Customers shop at a Walmart store in Secaucus, N.J., in 2018. Bloomberg photo by Timothy Fadek

Walmart prides itself on rock-bottom prices for everyday goods, but as soda, snack and toothpaste makers boost what they charge retailers in response to rising costs and looming tariffs, something’s got to give.

The question is where. Investors will get a sense of that give-and-take when Walmart reports results Thursday. Average prices for consumer goods rose 2.3 percent in the first six months of 2019, according to data tracker Nielsen, the fastest pace in several years. Walmart said it saw “modest” inflation in the first quarter, but it has heated up lately, and a Walmart shopping trip was 5.2 percent more expensive in June compared with a year earlier, according to Gordon Haskett Research Advisors. For thrifty Walmart shoppers, that matters.

Coca-Cola, PepsiCo, Procter & Gamble and Kellogg are among those jacking up prices, pressuring Walmart into a decision: The retailer can absorb the price hike and see its profit margins suffer, pass along the increase to shoppers and risk losing sales, or use its clout with suppliers to delay or mitigate the impact. Walmart won’t comment on its plans, but experts say the retailer will likely employ a blend of all three strategies.

“Walmart will do everything they can to not pass this on to consumers, but at some point they will have to because there is not enough cost savings to offset the inflation we’re starting to see,” Brian Yarbrough, an analyst at Edward Jones, said in an interview. “Still, they have a lot of leverage over suppliers so I’m sure they’re pushing back.”

Retailers typically welcome a bit of inflation, especially if economic conditions are favorable as they are now: Unemployment is near record lows and consumer confidence is high. After grappling with a historic bout of food deflation in recent years, grocers in particular are keen to flex their pricing muscles.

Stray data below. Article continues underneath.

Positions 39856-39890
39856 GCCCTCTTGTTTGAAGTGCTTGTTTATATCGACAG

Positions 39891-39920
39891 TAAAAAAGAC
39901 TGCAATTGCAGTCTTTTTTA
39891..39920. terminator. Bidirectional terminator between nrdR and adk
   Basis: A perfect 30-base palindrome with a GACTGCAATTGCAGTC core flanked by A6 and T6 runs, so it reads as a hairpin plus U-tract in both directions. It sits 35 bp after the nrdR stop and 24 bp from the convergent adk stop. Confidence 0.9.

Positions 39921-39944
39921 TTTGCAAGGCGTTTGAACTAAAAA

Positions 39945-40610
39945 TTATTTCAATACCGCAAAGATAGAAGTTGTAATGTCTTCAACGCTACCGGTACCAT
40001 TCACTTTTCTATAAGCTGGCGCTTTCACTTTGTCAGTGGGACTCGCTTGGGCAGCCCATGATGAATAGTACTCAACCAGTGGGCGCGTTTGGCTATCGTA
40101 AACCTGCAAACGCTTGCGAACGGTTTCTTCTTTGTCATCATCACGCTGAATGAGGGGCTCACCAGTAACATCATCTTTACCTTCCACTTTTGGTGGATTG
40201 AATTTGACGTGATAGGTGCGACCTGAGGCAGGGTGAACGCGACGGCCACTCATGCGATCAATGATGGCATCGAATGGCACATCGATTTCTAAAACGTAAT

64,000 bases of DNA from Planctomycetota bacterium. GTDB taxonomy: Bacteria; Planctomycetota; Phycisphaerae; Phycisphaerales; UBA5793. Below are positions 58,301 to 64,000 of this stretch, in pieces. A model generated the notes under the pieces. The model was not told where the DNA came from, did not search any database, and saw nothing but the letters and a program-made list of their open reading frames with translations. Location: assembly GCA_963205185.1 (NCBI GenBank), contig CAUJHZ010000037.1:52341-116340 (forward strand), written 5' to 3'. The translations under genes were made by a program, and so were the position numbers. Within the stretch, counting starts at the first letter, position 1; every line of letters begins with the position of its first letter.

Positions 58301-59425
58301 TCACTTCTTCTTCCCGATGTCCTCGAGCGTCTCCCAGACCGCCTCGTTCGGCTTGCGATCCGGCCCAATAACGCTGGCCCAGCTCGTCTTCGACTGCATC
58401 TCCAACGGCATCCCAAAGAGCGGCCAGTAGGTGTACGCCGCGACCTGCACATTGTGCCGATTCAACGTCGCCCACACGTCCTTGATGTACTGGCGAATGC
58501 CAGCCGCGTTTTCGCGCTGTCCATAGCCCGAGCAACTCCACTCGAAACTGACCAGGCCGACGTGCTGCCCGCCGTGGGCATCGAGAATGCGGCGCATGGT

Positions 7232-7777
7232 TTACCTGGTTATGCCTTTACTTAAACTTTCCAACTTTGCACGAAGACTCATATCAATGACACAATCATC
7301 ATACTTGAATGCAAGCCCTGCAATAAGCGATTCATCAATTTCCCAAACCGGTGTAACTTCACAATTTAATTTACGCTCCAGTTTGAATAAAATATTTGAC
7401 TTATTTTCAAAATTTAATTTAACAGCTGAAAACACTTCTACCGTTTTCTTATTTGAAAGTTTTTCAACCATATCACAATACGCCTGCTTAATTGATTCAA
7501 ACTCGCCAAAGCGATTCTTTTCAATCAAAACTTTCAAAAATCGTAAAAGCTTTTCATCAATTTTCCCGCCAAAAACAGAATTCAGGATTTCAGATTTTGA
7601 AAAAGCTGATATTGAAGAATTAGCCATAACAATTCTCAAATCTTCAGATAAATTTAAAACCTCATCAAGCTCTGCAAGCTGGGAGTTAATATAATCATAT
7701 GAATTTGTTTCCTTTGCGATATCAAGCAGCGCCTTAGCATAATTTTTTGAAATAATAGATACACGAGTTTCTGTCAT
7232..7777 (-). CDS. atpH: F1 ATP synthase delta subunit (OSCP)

But Walmart is different. Its dominance of the retail sector rests on a foundation of having the lowest prices, which are typically about 10 percent below traditional supermarket chains like Kroger and 5 percent lower than rival Target, according to Gordon Haskett. Raise those prices just a bit, and it could send shoppers down the road to deep-discounters like Aldi or Dollar General, or even online to


“Walmart is convinced that the more they widen their price advantage, the better off they will be,” Jim Hertel, a senior vice president at retail consulting firm Inmar Analytics, said in an interview.

Yet if Kroger, Target and others raise their prices, Walmart is leaving money on the table by not following suit. The Arkansas-based retailer could certainly use a profit boost, as higher wages, transportation costs and e-commerce investments have squeezed its margins.

Walmart has already taken some prices higher, according to checks on a basket of about 76 identical items conducted by analysts at Gordon Haskett over the past year. So has Target, which reports results Aug. 21.

It’s not just the big boxes. Smaller, specialty retailers like O’Reilly Automotive Inc. and Tractor Supply Co. both hiked prices in the second quarter, largely in response to existing tariffs in place. That’s given cover for others to do the same.

“Everybody is under the same pressure from the price increases,” O’Reilly Chief Operating Officer and Co-President Jeff Shaw said July 25. “And what we’re seeing in the field is everybody adjusting the prices accordingly.”

Expect more adjustments to come. The next round of 10 percent tariffs on a broad swath of $300 billion worth of Chinese exports, starting next month, will inevitably lead to price increases, Walmart executives have said – just as the holiday shopping season gets underway.

How much of those increases will be borne by consumers? “None of us know,” Yarbrough said, “except Walmart’s CFO.”

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